September 14, 2017


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During our second golf trip to Scotland, we visited Fife. After we met the ultra nice head pro Graeme Lennie and his assistant David, we decided to play both Crail courses that day: Crailhead in the morning and Balcomie in the afternoon.

It was a bit of a grey start of a busy day at Crail, but the pace in the morning was still OK-ish.

Crailhead offers a very decent opening nine, good turf and greens, but I was not overwhelmed by the plot of land the holes have been laid out: it did not give me the feeling I was playing a links course. Luckily the second nine has links character by the dozen, starting with a charming short par4 and ending the round with a testing, long par4. We found the course in excellent condition, despite the fact that Fife had been extremely dry the weeks before and during our visit.

The clubhouse offered a welcomed lunch & tea and promising views of the course we would play in the afternoon, Balcomie.

If you decide to travel up to Crail to shoot some golf, I can recommend to play the Crail combo in this order: it will give you a decent golf warm-up in the morning and a links adventure in the afternoon. You will not be disappointed.

I hope Mr. Lennie is not offended to much by my reviews of 'his' courses at Crail....

OCB

June 16, 2017


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Situated above the old Balcomie links, Craighead is even more exposed to the wind than its neighbour. The greens are excellent and the fairways are hard and very linksy. The bunkering is well placed but is not overdone.

Most of the greens on the Craighead, in complete contrast to the Balcomie Links, are very undulating. On the back nine some are also raised with mounds toward the centre. This makes it difficult to get close to the flag, even more so in the wind.

A deliberate design feature at Craighead is that there are no two consecutive holes running in the same direction. This will keep you constantly guessing if, as I did, you play in what our member friend said was a “7 out of 10 wind”.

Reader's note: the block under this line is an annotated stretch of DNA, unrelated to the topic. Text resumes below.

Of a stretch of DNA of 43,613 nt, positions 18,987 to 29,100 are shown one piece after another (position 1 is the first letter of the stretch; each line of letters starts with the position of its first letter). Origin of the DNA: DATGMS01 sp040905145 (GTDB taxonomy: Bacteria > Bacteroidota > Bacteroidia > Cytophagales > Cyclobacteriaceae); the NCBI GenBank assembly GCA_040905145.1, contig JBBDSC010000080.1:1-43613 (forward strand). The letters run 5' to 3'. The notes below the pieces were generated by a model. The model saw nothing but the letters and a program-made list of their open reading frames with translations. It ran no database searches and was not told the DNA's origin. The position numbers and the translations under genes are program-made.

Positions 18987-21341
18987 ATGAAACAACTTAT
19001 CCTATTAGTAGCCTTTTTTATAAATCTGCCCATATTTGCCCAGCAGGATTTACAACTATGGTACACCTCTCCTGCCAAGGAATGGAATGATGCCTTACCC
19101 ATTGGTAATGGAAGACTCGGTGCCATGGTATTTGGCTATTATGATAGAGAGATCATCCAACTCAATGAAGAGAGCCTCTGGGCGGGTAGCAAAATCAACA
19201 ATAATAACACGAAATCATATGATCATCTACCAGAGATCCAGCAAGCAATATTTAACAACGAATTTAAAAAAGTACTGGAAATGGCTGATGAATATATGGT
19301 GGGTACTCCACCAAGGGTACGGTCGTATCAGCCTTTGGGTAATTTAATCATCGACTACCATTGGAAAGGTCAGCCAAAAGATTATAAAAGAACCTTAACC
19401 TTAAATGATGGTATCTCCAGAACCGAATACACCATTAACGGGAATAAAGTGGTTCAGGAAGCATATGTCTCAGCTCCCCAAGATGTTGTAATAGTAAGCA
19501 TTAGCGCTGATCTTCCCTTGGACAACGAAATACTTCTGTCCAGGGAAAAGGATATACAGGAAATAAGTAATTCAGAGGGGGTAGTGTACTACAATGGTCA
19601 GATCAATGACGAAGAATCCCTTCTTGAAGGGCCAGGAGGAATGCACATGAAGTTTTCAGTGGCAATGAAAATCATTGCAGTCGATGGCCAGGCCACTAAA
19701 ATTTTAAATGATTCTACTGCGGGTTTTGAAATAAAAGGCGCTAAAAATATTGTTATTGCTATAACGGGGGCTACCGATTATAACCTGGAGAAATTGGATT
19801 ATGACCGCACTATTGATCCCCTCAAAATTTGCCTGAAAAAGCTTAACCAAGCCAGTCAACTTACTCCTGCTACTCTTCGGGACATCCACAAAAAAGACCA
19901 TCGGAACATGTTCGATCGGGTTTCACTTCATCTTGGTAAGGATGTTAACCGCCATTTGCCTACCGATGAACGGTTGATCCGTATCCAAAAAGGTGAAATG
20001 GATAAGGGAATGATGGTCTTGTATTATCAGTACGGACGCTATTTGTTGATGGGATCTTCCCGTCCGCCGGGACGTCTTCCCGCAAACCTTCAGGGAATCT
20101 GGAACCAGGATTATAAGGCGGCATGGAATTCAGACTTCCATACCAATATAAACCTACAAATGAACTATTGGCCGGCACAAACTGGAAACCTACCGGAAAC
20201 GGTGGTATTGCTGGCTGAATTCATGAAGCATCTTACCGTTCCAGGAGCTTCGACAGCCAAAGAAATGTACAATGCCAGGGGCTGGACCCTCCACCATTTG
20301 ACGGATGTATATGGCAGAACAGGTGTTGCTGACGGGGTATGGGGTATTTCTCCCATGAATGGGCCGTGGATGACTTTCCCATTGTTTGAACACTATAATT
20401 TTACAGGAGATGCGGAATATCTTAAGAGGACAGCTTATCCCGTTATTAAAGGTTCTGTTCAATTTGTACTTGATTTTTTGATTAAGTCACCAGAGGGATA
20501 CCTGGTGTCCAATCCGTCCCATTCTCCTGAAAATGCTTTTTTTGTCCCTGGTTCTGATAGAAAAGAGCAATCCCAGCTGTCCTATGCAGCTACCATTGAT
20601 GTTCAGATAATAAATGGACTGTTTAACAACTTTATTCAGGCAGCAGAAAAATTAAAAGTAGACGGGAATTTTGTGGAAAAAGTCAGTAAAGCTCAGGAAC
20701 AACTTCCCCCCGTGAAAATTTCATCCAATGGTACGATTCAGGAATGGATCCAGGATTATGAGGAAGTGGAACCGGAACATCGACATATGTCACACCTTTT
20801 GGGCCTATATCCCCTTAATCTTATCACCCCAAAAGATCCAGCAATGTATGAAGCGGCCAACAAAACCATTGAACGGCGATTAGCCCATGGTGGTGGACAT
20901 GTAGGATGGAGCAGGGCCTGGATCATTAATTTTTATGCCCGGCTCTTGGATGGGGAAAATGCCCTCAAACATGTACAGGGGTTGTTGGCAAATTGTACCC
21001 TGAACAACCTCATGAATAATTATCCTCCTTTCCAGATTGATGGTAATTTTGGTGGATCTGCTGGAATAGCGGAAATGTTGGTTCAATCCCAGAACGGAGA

There are some tough par fours here with three of them being in excess of 450 yards. The par threes were a real feature with the 13th and 17th being outstanding. The 160-yard 13th plays to a green with a gully and then then a steep cliff very close to the left edge. The 197-yard 17th features the best bunkering on the links.

This review is an edited extract from Another Journey through the Links, which has been reproduced with David Worley’s kind permission. The author has exclusively rated for us every Scottish course featured in his book. Another Journey through the Links is available for Australian buyers via www.golfbooks.com.au and through Amazon for buyers from other countries.
March 30, 2015


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Golf World Magazine brags about having the best panel available and producing authoritative and definitive ranking lists. I thought it was a simple mistake when they omitted the Craighead from their inaugural Scottish Top 100 in 2011 but when they missed ranking this course again in 2013 I wrote to the their editor suggesting he gets better informed. It is great to see the Craighead ranked on this website and I know it has been in the Scottish Top 100 since the first list was published back in 2007 I think, but come on guys 91 is way too low. With courses like Belleisle, Bruntsfield and Royal Musselburgh ahead of it in the rankings, it makes me wonder whether I played the real Craighead or some fantasy course earlier this year. OK let me make a bold statement, I think the Craighead is better than the Balcomie… now then, what do you say about that? BTW I am not a member of the Golfing Society nor am I Gil Hanse’s boyfriend!
December 04, 2013


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Response
Jim McCann
December 05, 2013
Regarding your appraisal of Crail (Craighead), I personally agree that it should be higher in the rankings. I also won’t oppose your assertion that it’s a better course than the Balcomie (and I know several other well-travelled Scottish golfers who think the same). Nonetheless, Top 100 Golf Courses has to take into account all opinions - though I sometimes wonder just how many of the courses listed in golf magazine charts have actually been played by those involved in compiling those rankings. We added the Craighead course to the Top 100 site back in 2007 and it featured in our 2008 chart at number 92. It rose to 78 in 2010 before falling back to 91 for some reason in 2012. However, I can tell you now - a few weeks ahead of when our new Caledonian rankings are revealed for 2014 - that the Craighead looks set to bounce back up the Scottish chart again, perhaps even to a position slightly higher than it attained six years ago. I do hope this addresses your concerns and look forward to further communication when our Scottish Top 100 is unveiled. Jim McCann, Editor & Scottish Correspondent